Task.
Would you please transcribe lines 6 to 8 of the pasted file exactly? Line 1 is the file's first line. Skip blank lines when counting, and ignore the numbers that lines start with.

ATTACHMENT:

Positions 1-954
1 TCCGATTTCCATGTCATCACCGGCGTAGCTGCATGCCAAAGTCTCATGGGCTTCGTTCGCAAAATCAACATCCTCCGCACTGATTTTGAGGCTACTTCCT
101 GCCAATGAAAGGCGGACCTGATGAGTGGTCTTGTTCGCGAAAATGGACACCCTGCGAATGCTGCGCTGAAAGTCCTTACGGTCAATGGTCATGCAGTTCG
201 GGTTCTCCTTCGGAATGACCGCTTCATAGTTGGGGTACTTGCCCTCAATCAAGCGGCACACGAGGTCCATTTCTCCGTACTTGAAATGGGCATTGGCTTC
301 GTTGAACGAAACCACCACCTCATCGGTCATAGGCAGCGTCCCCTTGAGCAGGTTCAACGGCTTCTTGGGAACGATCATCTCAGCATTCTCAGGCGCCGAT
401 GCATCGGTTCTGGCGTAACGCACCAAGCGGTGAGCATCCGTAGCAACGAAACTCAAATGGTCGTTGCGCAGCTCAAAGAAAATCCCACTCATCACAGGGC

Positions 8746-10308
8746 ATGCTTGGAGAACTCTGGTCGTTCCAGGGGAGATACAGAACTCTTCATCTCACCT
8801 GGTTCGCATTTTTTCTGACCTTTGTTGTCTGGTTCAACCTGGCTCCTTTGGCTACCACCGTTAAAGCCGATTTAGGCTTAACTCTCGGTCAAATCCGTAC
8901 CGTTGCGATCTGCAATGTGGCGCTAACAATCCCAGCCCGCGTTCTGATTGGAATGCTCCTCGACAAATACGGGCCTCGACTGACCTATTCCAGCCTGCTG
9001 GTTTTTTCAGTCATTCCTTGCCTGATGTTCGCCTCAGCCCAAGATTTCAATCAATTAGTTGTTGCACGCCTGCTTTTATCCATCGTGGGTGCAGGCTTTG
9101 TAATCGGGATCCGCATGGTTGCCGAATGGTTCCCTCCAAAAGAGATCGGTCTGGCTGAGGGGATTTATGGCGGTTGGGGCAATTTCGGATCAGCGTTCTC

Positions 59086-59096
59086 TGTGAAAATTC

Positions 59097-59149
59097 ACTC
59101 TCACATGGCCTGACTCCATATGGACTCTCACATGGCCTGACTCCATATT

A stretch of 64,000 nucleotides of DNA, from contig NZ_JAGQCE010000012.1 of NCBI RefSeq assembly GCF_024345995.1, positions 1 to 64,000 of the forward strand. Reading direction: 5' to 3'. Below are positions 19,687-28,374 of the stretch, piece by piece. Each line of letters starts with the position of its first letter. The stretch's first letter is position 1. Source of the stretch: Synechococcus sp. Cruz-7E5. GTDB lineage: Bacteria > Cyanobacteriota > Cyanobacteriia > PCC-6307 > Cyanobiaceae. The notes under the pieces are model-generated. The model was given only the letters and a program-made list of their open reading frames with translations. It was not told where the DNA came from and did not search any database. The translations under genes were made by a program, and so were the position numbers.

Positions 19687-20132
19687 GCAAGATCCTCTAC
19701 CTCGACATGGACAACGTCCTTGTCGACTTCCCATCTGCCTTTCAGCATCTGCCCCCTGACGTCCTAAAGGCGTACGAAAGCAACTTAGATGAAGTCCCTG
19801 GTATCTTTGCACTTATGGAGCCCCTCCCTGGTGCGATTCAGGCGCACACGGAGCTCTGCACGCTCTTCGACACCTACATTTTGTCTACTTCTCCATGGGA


401 GCATCGGTTCTGGCGTAACGCACCAAGCGGTGAGCATCCGTAGCAACGAAACTCAAATGGTCGTTGCGCAGCTCAAAGAAAATCCCACTCATCACAGGGC

Positions 8746-10308
8746 ATGCTTGGAGAACTCTGGTCGTTCCAGGGGAGATACAGAACTCTTCATCTCACCT